In fact, I find it hard to resist thinking of these sites as offering up prompts for outright fiction. I imagine a character from The Burning House darting away from the flames with armload of designer clothing and vintage collectibles, and bumping smack into a geared-up denizen of Everyday Carry. “There goes most of my stuff,” the former would mutter, dazed before the heat and crackle of the blaze. The latter just nods, and surveys the scene evenly, hand in pocket, fingering a really gorgeous knife, before asking: "So, that's your loadout?" 

Josh Morris, from Everday Carry

Thanks to Calvin Ku of RISD for putting that Carlin routine back in my mind.

Comments [10]

You said exactly what I've been thinking since this sort of thing became popular. Sometimes its people wanting to show off their expensive things, or other times its people wanting to create a cool persona through the objects they own. Also I don't think its cool to carry a knife or gun, even if it does match all your expensive designer accessories!

Anyway great article Rob!

Everyone packs their iPhones, but no chargers!
Well written piece Mr. Walker. I spent an hour getting lost in these "stuff" blogs.
Consider it tweeted.
Jonathan Caplan

Great article Rob!

For EDC purposes, think of it as a pocket dump - you aren't going to see many iPhone chargers hanging out of the back pocket of a pair of Levi's.

And while the guns may be admittedly excessive, knives are pretty normal in the south where I live. Its probably more rare to see someone without one in their pocket in these parts. It wouldn't be very healthy to get the tail off of that roadkill raccoon with your teeth, now would it? ;)

nice read, hippie ;-)

pocketknives are made for pockets. my little swiss army (name-drop!) goes where I go, just like my paw did with his Barlow (again!) though, if my house was on fire his (now my) razor-honed Buck (!!) muleskinner would be in the box..

hi to miz e.

rico in n.o.
Rick Olivier

Thanks all on this. Brad: What your note makes me wish is that the EDC posts revealed the location of the person submitting. That would be interesting. I'm a born, bred, and current southerner myself, and not only do I not carry a knife, but when I look at these "loadouts" I do not think "ah ha, the South."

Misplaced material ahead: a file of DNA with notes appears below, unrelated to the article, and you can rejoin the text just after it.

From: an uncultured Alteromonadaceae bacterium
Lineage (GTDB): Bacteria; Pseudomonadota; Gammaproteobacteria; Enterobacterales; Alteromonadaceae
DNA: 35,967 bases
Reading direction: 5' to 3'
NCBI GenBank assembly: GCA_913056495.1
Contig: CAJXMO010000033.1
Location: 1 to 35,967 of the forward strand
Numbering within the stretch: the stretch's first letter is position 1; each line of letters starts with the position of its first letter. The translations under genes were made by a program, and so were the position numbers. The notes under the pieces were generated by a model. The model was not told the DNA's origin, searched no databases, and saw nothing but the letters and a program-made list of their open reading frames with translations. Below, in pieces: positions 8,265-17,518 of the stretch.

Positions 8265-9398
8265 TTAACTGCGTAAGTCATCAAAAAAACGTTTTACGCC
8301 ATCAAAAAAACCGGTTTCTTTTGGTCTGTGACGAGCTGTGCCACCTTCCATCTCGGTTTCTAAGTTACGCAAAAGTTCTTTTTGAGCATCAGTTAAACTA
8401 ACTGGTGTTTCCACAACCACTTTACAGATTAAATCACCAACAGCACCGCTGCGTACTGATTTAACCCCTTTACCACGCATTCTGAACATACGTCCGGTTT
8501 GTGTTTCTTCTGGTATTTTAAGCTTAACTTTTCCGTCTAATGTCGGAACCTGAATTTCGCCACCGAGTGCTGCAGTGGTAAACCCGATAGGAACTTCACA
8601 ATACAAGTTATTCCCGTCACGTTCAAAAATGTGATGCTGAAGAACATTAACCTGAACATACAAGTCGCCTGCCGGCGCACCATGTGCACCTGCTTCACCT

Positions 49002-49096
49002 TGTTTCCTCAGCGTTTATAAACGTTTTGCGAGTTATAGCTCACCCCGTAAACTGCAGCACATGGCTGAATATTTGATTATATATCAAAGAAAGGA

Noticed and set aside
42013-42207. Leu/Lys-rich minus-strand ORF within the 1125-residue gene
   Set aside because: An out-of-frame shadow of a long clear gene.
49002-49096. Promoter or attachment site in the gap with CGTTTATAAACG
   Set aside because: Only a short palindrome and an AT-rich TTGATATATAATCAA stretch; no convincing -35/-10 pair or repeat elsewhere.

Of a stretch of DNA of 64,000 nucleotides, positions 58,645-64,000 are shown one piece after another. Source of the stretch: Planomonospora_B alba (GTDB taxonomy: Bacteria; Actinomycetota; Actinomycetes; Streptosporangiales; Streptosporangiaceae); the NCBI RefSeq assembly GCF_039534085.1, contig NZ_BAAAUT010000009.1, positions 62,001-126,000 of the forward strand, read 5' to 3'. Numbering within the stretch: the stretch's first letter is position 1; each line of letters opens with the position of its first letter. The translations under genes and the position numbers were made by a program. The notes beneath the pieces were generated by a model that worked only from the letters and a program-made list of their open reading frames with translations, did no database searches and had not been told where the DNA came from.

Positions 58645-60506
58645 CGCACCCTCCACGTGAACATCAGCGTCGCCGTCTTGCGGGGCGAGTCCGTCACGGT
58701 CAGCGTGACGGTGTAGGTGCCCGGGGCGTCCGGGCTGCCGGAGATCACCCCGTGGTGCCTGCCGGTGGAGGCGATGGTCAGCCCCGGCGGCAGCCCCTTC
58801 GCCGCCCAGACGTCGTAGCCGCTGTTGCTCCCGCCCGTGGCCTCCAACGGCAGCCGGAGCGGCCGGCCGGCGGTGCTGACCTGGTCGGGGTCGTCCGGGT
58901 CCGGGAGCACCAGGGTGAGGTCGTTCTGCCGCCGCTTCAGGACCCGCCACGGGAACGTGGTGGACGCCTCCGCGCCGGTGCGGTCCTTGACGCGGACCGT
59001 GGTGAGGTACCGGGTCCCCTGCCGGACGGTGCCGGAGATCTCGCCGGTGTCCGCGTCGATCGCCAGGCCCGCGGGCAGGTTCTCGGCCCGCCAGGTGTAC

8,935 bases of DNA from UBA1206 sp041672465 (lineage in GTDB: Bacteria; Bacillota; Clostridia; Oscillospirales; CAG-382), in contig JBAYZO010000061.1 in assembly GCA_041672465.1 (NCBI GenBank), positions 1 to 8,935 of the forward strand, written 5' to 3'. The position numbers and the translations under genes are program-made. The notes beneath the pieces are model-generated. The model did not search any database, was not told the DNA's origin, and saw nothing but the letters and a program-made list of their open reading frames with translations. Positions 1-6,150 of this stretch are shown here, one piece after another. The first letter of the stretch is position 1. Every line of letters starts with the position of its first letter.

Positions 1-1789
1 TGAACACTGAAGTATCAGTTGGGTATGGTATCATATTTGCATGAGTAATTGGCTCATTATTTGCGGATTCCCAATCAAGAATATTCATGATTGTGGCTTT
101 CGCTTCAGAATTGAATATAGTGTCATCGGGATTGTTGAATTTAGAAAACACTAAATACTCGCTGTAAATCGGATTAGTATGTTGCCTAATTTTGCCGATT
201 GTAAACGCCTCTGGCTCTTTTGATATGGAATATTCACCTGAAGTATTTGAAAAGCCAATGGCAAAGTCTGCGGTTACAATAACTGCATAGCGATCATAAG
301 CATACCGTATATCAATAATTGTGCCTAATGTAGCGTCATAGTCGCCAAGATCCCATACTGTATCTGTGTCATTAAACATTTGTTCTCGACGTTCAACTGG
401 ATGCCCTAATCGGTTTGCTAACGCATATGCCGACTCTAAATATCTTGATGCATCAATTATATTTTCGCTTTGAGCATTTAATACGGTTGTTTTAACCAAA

Then again Rico's comment -- thanks for dropping by to call me names, sir! ha ha; send me some tips about Airstreams, bro -- suggests the muleskinner connection that had not occurred to me. (More serious side not to R.O.: Best to you & yours and E hollers back.)

Point is the connection between geography and crucial possessions isn't something I'd thought about. But I am now...

Rob Walker

It's a funny thing how differently people regard knives - at least three mutually incomprehensible worlds there. I've seen a similar split in discussions over on Boing Boing or Cool Tools. One person will see a little 1" or 2" blade pocketknife, and wonder out loud "Why is he so paranoid that he needs to carry a deadly weapon around with him daily?" Another might look at the first's response and wonder as I do, "How do you even cut string or open a package if you don't carry a knife with you daily?" A third (always an American) will look at the same knife and ask "How could you possibly defend yourself with that? Why aren't you carrying a [bigger knife|handgun]?"

I enjoyed your critique of these sites. I love the idea of a well-curated "carry" of items selected for usefulness, efficiency, and economics of space. But often the photos on EDC feel more like materialistic people using expensive gadgets, status symbols, and brand identities to definine themselves.

On knives - a small pen knife to open letters, cut string, and open a beer bottle is one thing. But on EDC, the "why is he so paranoid?" criticism is about excessive weaponry. Larger blades, multiple blades, titanium fighting sticks (?!?), hand guns - excessive preparedness for people not living in Baghdad. Also, knife fetishism that reminds me of kids I knew in 8th grade who got in trouble for bringing ninja throwing stars to school.
Ryan Biggs

Who are these people? Unless they are all warriors or creative warriors I don't think I can reconstruct many of them from what I see. It may be a self-selected group, some of these pocket contents look suggestively arrayed to communicate a lifestyle more risky less socially bound than most of us really live. And where are the women?

But hey, it is very entertaining. And perfect for the suggestive, personalized but very on-stage disclosure of blogs.


Thanks for the feedback, all. More good comments over at Boing Boing's post about this:
Rob Walker

Thank you for sharing these sites. I've always been fascinated with curated collections of people's things, why people choose what they do, how it relates to identity, etc. These collections in particular are purposefully curated based on sentiment, values, desires, interests, etc. in, as you put it, a sort of performance, and that is intriguing to me.